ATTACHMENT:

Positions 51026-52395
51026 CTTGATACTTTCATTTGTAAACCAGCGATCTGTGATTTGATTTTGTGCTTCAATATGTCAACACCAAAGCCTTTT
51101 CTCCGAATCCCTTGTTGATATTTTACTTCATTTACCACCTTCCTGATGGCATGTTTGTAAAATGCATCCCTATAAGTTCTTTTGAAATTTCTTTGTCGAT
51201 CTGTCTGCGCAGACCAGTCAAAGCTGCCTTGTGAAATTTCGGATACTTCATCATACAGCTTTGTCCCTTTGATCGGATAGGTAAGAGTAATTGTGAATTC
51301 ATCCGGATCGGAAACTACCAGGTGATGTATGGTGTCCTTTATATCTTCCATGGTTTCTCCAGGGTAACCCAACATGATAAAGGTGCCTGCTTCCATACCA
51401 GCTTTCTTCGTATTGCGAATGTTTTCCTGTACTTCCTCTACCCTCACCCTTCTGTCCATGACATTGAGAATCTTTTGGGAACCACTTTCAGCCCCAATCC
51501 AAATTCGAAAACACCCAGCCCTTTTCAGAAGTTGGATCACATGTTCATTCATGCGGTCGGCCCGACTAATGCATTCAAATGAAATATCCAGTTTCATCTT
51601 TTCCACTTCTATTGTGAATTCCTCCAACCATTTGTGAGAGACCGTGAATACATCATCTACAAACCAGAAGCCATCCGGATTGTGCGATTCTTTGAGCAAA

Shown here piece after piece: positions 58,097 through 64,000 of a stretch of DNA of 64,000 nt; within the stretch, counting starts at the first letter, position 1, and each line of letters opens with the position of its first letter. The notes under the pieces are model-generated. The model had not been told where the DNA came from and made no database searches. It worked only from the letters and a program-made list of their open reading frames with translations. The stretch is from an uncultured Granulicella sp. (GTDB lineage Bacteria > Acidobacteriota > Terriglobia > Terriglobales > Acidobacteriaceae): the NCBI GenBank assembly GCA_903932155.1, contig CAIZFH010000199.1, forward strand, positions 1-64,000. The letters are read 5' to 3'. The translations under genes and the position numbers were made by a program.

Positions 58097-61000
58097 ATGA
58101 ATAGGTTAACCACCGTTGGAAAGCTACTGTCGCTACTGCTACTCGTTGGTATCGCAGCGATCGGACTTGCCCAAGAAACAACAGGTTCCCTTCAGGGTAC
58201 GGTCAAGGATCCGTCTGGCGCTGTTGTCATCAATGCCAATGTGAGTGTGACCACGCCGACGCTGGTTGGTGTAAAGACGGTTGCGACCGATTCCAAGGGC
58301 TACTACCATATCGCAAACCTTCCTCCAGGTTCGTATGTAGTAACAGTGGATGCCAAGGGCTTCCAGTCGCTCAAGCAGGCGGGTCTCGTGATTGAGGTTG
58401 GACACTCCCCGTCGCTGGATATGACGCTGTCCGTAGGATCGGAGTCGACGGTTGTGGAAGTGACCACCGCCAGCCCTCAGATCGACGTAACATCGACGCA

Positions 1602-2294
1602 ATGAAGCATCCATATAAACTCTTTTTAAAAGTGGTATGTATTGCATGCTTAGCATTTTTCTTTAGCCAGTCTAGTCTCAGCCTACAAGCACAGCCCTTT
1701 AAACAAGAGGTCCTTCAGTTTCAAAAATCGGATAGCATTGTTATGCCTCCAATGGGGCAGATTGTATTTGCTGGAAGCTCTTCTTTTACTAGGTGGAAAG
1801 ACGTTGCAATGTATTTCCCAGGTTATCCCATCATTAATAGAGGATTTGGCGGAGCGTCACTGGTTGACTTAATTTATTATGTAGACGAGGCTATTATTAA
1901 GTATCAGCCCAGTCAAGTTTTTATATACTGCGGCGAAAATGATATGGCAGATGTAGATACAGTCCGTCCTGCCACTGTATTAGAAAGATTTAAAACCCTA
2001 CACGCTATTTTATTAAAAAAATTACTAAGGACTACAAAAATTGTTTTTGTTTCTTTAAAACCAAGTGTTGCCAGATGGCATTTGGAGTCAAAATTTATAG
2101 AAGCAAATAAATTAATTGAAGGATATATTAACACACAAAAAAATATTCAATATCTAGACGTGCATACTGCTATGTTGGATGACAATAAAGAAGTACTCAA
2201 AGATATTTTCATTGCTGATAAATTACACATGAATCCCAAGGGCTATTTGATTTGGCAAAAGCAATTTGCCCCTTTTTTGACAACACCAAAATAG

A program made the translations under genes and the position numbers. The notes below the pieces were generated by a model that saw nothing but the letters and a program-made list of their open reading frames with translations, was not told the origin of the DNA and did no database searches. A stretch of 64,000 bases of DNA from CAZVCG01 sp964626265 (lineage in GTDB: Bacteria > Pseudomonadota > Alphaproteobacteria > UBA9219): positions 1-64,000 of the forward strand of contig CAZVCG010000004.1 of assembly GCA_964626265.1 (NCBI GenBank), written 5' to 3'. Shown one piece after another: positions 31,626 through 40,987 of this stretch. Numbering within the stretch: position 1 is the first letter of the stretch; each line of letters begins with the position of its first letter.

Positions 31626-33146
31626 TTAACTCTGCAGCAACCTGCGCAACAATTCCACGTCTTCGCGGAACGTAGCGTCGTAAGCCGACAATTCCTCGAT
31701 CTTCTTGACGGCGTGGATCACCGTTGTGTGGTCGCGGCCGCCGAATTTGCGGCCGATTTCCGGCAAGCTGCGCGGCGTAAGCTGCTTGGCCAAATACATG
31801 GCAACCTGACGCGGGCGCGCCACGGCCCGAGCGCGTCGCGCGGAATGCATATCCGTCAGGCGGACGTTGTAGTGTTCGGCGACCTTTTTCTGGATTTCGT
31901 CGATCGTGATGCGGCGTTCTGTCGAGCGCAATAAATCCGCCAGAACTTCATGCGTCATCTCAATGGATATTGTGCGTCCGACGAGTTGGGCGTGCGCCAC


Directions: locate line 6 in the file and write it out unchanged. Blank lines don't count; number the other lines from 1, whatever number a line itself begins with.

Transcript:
51401 GCTTTCTTCGTATTGCGAATGTTTTCCTGTACTTCCTCTACCCTCACCCTTCTGTCCATGACATTGAGAATCTTTTGGGAACCACTTTCAGCCCCAATCC